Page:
Confessions of a Goal Setter

I spend more time thinking about goals than most people I know. If you checked out my Myers & Briggs profile, that wouldn’t surprise you. I think goals are fun, even amusing.

(Some of you cringed as you read those words, but you’re probably reading this post because you want to stop cringing and embrace this madness–I’ll try not to let you down.)

I set goals for nearly everything: reading, writing, working out, and (of course) project and career goals. The craziest goal-oriented thing I do: I set leisure goals. I decide how I’m going to recharge my batteries, and make it a goal. Otherwise, I won’t recharge and I won’t be as creative as I could have been. (Moving on from the crazy.)

Here are seven confessions from a goal setter. I hope these seven confessions help you make your goals less boring and more manageable.

  1. I know I won’t accomplish all my goals from the start. But this doesn’t keep me from believing I can, or will. Anything less than accomplishing all of my goals is a disappointment. Nonetheless, they’re certain failures that I know I can (and likely will, by probability) have to live with. I have a whole philosophy behind this idea.
  2. I tell everyone my “public” goals. (I have personal goals, like how many pounds I want to lose, that I generally keep private.) This can be an occupational hazard. Many people will decide that they’re not interested in talking to you once you let them know you’re a crazy Type-A who (according to common belief) will try and turn them into one. Once people know my goals, I’m more inclined to accomplish them.
  3. I often ask people what their goals are. Hearing about the amazing things people want to accomplish inspires me. On several occasions these conversations have turned into opportunities.
  4. I set a new goal right after I accomplish one. This way I always have something to work towards.
  5. I learn from the failures along the way to accomplishing my goal. I refuse to let my goals make me naive to reality. The key, though, is deciding that reality is not good enough and that the goals are your ideal.
  6. I keep my goals simple and strategic. They each have implications for other goals, and they’re each memorable.
  7. Ship dates come first. When do I want to do this by and what do I want to accomplish, ultimately? What’s the big picture? Until I have a ship date and a big picture, I don’t set a goal. Goals are scopes.

Go write some goals. You will feel better once you do. Have fun. Be outlandish.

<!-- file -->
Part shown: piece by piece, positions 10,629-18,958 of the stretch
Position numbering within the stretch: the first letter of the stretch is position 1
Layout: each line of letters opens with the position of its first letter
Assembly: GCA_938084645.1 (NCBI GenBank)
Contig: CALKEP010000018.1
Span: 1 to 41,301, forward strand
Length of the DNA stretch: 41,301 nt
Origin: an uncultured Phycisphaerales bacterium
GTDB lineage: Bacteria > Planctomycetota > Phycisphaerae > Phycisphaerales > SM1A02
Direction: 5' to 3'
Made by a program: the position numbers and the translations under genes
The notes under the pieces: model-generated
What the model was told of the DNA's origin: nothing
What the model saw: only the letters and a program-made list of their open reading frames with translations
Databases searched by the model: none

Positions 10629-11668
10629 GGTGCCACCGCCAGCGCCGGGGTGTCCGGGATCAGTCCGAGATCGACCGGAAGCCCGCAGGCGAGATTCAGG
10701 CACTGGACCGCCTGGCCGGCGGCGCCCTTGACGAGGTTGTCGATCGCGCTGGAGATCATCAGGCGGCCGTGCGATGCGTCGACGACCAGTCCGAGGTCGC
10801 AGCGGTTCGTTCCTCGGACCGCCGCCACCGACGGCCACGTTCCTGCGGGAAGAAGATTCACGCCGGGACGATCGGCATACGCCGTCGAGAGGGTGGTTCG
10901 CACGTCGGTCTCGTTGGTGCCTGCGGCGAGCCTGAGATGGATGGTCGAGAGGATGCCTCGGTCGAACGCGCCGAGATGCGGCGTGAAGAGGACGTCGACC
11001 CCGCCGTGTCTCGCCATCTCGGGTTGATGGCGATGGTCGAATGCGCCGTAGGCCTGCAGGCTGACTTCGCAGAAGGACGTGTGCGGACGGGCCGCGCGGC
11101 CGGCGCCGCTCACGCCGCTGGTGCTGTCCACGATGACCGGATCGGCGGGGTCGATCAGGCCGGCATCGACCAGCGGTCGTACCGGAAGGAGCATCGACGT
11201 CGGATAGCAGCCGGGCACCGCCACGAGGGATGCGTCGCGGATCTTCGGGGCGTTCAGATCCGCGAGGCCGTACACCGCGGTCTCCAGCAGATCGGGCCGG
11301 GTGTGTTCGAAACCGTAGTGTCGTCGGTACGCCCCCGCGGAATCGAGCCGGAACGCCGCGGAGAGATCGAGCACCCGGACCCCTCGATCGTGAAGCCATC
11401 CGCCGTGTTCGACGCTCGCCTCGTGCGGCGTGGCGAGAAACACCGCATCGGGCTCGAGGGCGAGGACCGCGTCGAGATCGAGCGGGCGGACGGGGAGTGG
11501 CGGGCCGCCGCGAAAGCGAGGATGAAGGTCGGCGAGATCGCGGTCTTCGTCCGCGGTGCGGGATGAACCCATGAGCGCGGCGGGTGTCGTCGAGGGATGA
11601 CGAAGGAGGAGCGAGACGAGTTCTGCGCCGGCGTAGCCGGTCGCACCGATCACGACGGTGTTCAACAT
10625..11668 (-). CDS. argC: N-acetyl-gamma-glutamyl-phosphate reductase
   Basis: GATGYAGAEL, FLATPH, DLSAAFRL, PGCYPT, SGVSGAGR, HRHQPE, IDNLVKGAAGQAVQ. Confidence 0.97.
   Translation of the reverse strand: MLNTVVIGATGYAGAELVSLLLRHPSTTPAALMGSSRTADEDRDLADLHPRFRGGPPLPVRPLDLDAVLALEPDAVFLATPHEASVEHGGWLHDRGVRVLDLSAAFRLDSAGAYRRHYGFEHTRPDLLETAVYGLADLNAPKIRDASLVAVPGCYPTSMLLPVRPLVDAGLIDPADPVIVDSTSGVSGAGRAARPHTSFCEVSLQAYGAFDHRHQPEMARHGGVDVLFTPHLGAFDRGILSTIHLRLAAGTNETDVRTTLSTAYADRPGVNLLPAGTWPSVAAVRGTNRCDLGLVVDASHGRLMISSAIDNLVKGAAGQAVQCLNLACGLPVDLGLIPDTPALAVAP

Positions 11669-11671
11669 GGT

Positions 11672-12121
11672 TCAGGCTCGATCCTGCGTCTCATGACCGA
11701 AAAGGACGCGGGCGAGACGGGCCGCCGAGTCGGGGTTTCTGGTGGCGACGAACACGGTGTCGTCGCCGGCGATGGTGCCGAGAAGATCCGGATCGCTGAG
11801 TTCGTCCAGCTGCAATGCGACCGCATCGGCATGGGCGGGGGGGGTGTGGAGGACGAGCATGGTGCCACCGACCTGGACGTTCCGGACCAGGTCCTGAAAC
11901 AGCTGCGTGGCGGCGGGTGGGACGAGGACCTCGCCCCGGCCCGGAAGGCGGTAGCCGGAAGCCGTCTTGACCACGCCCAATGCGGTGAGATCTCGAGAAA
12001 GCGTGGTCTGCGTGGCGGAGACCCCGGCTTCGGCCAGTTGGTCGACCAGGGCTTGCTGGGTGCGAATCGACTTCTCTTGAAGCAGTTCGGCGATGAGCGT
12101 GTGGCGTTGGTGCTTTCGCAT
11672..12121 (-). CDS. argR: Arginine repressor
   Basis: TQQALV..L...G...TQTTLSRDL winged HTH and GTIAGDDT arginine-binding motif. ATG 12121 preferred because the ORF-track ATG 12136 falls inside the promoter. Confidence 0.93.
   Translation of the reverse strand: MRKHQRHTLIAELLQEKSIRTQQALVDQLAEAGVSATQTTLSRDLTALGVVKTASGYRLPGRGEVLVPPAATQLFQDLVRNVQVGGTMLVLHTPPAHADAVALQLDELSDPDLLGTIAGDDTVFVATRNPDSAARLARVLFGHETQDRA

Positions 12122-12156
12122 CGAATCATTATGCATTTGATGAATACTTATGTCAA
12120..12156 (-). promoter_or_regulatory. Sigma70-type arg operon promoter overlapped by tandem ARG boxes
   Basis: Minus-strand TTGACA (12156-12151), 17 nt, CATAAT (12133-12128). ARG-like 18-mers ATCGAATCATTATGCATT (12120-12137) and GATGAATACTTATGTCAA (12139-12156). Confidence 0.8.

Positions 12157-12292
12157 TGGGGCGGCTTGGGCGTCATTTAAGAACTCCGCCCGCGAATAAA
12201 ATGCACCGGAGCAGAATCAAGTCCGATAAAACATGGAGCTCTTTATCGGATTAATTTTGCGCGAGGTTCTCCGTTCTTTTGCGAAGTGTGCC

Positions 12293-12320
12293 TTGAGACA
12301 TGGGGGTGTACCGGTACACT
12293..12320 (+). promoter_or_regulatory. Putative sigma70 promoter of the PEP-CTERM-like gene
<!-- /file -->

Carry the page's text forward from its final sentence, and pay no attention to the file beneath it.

What are your goal setting confessions?

One Response to “Confessions of a Goal Setter”

  1. Charles Jackson October 16, 2011 at 1:07 am #

    I hear you and agree with you and Charles Stanley, and Rick Warren and all the rest. The gift of life and everything in it belongs to God absolutely, so that I find His hand looking back and not forward. How do I take the “I” out of my existence. That big “I” that has PR (public relations) that precedes it and DE (defense da fence) to cover its tail, needs everything in my existence to submit to Jesus. Looking forward, proactive, planning, fills me with too much PRIDE. That is just me. Prayer and waiting, responding to those that are close to me, those God gave to me, now this moment, today not tomorrow, with an eternal perspective is my plan. He will call me where least expected, to exciting world changing glory, as He has done in the past, when my providence for the world is totally lost and His takes me to His plan. That is just me, and I do not recommend this to young guys like you! Go ahead and be proactive, bless you. But looking back you will see whether it was His hand leading. How do you know, do what Jesus commands and you will know. Certainly, Jesus had no plan. He had His Father’s plan. It was a one day plan that began with prayer and He walked with a lamp unto His feet, not a beacon for all eternity which the Father gave Him with patient obedience, even obedience unto the cross. As I look back over nearly seventy years, my plan to be a great surgeon was not so great, as my unplanned gift to be a father and husband, with all the unplanned help from Josh, Jim Dobson, Charles Stanley, RC, CS Lewis, Scott Peck, and on, and on, and on. That is just me trying to help “I” get away from PR and DE, living today for Jesus for the people He has put in my path. The truth of light is a rainbow and your planning is one end (along with ALL my favorite people) and mine is the other end. My end is not for this world.

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